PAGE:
Wednesday 23 September 2020

Eruptions on Mount Sangay, Ecuador.

The Instituto Geofísico-Escuela Politécnica Nacional recorded an increase in seismic activity (Earthquakes) beneath Mount Sangay, a 5300 m stratovolcano (cone-shaped volcano made up of layers of ash and lava) in the central part of the country, on 2 September 2020. This was followed by a number of explosive eruptions, producimg ash columns that rose to as much as 1500 m above the summit of the volcano, triggering a warning to aviation from the Washington Volcanic Ash Advisory Center. A pyroclastic flow (avalanch of hot gas and ash) was observed on the southeastern flank of the volcano. Since then the volcano has undergone a series of explosive eruptions, which have produced ash columns that have reached up to 12 200 m above sealevel, resulting in ashfalls across six of Ecaudor's twenty four provinces, and a number of lahars (violent mudflows composed of a slurry of pyroclastic material).

An eruption on Mount Sangay on 16 September 2020. Instituto Geofísico-Escuela Politécnica Nacional.

Mount Sangay is located on the eastern margin of the Andean Cordillera, and is the southernmost and most active of of Ecuador's volcanoes, having been more-or-less constant active since 1934. Due to this high level of activity nobody lives close to the volcano, which is surrounded by the Sangay National Park. This makes the volcano less immediately dangerous than less active volcanoes which people are more inclined to live close to. However, the current Mount Sangay, which is about 14 000 years old, sits on the site of at least two previous volcanoes, which are thought to have formed around 500 000 and 250 000 years ago, each of which was destroyed in a massive Krakatoa-type explosion, which would have caused devastation over a far wider area (though such an event would be unlikely to happen today without significant fore-warning).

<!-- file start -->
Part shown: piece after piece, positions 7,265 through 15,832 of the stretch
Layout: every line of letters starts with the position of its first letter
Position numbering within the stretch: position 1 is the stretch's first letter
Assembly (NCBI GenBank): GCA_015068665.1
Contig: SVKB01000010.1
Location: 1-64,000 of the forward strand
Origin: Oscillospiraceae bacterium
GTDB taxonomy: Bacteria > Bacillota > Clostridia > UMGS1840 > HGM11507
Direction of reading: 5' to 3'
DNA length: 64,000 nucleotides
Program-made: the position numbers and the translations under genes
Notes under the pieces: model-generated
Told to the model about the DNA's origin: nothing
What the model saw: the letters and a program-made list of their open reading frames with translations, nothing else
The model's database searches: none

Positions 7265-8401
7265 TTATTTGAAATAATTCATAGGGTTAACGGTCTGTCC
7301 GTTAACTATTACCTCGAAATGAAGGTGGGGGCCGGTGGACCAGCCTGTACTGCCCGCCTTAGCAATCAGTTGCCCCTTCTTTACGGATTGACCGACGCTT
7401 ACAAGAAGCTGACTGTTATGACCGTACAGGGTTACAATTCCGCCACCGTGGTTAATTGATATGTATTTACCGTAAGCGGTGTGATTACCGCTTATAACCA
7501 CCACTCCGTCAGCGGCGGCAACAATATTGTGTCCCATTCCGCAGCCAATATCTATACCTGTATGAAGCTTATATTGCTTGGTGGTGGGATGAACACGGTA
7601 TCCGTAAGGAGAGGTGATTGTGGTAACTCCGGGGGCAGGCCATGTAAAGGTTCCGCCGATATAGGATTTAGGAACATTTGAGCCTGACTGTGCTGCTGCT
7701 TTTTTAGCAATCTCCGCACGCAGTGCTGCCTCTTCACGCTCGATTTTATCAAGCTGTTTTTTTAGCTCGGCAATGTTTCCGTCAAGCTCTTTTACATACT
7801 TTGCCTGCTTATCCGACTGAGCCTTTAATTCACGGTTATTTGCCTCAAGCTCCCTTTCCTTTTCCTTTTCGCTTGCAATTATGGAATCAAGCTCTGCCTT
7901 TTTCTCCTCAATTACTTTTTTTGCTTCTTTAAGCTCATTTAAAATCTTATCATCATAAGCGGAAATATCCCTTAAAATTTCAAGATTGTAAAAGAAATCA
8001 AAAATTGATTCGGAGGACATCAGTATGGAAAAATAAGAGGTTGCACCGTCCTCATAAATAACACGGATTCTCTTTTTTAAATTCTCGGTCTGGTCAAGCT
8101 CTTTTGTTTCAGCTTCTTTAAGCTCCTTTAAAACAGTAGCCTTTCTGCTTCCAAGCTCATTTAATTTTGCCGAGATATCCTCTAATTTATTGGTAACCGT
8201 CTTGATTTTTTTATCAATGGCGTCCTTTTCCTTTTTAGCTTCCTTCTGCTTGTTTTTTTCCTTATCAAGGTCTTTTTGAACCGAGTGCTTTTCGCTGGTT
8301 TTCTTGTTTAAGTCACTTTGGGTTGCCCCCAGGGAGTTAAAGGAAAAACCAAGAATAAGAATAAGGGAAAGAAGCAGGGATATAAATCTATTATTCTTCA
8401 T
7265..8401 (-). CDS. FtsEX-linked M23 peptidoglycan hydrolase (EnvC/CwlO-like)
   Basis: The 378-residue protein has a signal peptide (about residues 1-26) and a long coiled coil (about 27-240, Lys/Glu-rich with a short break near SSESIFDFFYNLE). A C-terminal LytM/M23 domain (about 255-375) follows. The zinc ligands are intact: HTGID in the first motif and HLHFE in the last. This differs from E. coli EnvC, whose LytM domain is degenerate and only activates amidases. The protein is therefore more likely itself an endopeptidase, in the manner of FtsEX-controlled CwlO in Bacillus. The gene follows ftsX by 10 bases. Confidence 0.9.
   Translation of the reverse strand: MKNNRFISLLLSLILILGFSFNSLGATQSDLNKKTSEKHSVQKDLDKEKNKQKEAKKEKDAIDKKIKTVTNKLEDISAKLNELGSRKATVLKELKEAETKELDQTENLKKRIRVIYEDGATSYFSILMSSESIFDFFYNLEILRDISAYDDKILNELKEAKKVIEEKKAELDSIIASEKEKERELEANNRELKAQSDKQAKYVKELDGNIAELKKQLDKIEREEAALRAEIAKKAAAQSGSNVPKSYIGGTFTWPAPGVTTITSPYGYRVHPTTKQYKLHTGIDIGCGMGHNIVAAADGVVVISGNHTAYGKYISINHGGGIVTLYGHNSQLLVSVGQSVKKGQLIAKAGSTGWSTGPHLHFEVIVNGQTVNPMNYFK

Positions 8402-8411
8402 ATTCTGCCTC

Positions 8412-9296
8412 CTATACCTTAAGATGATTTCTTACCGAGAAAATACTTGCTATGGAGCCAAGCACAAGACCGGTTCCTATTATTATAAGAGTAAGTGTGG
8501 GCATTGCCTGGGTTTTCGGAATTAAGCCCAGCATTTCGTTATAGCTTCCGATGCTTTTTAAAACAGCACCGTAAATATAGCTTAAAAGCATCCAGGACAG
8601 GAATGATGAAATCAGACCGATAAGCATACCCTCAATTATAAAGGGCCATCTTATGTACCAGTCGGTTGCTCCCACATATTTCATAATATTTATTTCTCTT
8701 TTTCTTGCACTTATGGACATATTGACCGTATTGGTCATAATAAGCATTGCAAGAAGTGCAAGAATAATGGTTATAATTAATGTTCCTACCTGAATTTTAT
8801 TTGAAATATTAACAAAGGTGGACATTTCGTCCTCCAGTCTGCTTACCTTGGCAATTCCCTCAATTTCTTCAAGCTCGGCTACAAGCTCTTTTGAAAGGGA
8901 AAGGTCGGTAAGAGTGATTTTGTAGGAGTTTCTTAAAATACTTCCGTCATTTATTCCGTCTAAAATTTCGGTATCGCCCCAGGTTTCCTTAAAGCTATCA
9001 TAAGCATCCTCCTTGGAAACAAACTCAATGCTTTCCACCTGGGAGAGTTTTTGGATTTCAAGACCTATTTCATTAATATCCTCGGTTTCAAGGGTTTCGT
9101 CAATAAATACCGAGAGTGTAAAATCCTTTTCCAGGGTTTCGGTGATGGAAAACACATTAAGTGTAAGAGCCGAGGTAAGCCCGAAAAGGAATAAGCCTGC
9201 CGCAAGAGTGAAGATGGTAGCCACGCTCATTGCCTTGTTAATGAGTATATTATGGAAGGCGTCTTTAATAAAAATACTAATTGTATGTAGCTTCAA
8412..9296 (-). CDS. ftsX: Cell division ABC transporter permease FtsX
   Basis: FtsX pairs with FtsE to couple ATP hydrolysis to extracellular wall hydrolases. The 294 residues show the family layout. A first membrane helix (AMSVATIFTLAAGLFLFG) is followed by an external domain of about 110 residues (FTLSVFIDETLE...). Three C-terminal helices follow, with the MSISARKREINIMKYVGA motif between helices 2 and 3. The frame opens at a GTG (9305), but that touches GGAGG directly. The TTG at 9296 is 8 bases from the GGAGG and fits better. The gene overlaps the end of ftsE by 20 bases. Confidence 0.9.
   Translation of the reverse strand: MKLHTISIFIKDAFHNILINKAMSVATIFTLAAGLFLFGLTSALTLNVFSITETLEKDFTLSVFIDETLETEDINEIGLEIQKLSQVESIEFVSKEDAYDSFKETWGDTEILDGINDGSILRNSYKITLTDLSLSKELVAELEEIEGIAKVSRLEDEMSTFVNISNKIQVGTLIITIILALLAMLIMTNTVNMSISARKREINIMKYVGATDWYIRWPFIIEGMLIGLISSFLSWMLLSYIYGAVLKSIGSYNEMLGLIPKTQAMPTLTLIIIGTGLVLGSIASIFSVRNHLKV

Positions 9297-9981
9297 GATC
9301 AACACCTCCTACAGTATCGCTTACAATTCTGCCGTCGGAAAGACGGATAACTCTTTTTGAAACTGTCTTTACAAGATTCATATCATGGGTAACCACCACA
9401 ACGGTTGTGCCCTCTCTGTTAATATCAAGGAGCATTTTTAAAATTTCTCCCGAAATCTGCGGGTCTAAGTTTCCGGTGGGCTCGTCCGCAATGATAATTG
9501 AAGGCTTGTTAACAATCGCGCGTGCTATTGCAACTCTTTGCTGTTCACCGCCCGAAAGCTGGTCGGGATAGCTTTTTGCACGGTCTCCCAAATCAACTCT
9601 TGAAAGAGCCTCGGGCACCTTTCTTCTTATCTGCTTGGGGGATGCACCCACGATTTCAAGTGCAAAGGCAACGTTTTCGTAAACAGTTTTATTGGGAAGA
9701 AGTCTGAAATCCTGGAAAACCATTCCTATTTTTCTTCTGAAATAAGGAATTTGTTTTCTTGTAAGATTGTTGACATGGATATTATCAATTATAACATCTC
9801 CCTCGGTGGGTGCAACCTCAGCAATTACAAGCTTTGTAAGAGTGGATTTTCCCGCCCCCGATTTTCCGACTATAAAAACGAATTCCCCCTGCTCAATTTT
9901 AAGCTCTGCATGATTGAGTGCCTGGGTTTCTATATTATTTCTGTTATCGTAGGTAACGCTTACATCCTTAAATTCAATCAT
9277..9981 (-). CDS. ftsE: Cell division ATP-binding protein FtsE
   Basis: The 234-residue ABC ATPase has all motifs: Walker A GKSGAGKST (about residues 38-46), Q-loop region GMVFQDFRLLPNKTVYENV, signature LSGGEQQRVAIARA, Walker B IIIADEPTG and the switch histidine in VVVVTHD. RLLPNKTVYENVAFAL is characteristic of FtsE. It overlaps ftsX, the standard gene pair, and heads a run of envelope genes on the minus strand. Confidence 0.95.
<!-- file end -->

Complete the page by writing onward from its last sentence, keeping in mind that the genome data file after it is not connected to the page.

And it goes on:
Streets covered in volcanic ash from Mount Sangay in the town of Alausí in Chimborazo Province, Ecuador, on 20 September 2020. William Briggs/Twitter.

Like all South American volcanoes Mount Sangay owes its existence to the subduction of the Nazca Plate (which underlies the southeast Pacific) beneath South America. The Nazca Plate is being pushed from the east and forced down into the Earth's interior beneath South America. As it sinks rocks in the crust melt, and the lighter portions of it rise up through the overlying South American Plate to form volcanoes at the surface. These are dotted throughout the Andes Mountains; a range of mountains that is formed by a mixture of volcanism and crumpling of the South American Plate where is is forced against the Nazca Plate.

The subduction of the Nazca Plate beneath the South American Plate. Marot et al. (2012).

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